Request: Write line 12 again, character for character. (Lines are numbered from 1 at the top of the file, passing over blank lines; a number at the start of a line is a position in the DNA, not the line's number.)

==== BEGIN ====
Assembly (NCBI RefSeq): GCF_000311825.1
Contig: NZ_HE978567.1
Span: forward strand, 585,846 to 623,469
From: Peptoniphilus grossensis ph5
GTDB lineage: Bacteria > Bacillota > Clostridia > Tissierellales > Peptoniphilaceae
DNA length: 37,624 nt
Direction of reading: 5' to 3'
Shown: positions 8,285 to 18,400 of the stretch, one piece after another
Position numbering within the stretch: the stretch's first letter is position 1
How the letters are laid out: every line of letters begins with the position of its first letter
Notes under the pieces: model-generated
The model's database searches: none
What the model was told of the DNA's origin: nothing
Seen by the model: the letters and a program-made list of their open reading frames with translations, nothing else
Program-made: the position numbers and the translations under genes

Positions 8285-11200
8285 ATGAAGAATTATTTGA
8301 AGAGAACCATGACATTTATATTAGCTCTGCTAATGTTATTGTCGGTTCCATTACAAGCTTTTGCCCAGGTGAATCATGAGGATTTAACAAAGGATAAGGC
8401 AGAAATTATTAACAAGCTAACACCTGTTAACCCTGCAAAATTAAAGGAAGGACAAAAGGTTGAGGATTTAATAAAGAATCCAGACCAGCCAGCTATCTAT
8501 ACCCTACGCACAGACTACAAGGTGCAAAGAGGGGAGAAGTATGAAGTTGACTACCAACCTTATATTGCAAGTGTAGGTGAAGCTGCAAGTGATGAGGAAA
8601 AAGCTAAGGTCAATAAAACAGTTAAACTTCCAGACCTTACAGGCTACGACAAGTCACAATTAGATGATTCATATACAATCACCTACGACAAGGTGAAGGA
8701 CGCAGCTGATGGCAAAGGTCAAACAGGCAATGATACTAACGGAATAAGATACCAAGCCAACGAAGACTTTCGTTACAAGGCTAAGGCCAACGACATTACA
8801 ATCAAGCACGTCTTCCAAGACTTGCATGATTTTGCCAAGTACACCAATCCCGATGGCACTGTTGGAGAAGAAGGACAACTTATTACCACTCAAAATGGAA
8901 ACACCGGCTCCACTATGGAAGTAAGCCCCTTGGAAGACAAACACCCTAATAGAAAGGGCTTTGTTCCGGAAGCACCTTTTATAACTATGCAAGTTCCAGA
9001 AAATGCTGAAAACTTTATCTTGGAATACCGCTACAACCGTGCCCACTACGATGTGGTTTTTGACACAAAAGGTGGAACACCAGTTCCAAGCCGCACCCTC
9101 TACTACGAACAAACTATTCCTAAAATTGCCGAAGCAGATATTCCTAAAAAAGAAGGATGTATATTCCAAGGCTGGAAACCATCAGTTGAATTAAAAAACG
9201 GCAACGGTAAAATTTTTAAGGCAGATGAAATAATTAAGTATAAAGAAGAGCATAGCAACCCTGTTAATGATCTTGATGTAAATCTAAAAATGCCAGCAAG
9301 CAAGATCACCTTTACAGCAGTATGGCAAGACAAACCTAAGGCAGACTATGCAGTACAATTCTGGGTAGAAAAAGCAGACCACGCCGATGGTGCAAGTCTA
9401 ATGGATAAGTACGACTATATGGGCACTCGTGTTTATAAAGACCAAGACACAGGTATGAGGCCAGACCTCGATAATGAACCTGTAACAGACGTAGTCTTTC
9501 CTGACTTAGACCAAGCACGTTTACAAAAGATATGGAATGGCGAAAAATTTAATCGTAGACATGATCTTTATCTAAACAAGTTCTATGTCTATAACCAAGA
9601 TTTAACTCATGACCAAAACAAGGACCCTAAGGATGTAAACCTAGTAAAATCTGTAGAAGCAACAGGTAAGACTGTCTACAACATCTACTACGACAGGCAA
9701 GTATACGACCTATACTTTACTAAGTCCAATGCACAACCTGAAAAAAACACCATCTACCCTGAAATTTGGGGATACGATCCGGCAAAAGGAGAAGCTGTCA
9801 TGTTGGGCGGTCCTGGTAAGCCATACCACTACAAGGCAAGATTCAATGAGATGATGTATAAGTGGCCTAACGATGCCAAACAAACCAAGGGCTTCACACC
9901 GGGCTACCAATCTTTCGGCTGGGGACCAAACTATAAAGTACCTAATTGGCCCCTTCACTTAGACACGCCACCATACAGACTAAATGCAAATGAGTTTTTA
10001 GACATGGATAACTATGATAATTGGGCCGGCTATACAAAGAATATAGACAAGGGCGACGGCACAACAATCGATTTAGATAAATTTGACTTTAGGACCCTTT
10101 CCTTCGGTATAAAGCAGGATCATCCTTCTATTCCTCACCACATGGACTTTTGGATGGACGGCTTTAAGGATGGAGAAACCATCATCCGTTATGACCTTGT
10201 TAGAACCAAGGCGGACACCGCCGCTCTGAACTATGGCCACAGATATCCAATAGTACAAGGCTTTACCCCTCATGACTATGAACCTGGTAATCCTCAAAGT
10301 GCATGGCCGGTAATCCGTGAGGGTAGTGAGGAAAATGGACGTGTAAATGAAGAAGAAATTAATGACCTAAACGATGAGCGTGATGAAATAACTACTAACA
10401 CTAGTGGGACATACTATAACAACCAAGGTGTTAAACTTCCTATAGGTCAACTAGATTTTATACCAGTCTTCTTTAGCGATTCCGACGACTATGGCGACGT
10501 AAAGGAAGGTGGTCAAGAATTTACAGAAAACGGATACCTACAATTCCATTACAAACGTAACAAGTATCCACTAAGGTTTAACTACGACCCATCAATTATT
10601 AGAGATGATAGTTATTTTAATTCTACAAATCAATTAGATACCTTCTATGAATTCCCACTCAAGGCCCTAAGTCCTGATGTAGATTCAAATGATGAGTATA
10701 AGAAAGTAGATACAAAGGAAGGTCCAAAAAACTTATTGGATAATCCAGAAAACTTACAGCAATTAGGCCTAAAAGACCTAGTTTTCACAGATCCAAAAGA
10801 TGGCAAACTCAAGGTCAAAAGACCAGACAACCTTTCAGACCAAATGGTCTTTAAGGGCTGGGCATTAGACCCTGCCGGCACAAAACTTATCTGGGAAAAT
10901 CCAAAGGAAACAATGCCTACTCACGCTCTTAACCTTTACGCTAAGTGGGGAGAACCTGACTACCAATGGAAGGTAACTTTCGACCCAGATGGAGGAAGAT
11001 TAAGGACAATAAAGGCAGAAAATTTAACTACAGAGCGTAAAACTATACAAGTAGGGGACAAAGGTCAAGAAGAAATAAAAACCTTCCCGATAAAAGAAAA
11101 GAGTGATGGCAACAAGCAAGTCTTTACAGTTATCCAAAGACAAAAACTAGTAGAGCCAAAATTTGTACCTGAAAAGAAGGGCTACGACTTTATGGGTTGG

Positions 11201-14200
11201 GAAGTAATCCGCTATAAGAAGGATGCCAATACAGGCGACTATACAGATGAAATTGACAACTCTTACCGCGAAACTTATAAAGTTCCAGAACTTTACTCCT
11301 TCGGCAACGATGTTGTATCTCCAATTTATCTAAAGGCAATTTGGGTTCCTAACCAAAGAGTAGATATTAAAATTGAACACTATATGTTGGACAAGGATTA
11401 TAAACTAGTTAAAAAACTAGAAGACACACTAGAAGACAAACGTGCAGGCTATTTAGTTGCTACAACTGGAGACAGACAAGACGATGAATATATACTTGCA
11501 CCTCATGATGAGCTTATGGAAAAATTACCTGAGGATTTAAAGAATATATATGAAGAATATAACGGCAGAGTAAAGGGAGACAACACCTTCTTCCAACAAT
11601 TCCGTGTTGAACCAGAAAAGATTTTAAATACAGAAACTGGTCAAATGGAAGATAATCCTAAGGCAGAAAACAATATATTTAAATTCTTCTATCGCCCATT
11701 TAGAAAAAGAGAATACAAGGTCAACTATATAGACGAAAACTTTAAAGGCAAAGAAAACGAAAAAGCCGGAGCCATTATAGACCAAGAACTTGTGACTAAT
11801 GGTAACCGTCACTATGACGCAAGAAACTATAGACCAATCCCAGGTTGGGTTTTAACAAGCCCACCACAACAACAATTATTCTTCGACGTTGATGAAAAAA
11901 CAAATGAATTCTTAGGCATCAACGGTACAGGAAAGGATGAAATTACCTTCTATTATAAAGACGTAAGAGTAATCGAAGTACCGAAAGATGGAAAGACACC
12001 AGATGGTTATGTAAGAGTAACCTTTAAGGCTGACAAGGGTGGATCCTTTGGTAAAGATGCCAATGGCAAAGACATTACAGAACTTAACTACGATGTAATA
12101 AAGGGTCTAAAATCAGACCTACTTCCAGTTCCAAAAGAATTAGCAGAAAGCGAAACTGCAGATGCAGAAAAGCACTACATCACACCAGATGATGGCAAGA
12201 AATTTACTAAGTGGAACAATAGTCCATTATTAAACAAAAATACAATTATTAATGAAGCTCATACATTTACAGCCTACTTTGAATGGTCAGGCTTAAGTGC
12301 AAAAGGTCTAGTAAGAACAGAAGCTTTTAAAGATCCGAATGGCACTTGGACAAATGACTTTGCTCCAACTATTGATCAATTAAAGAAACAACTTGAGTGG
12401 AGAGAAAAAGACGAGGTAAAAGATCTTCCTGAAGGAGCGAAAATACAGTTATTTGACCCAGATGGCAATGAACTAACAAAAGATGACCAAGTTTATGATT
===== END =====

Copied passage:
The model's database searches: none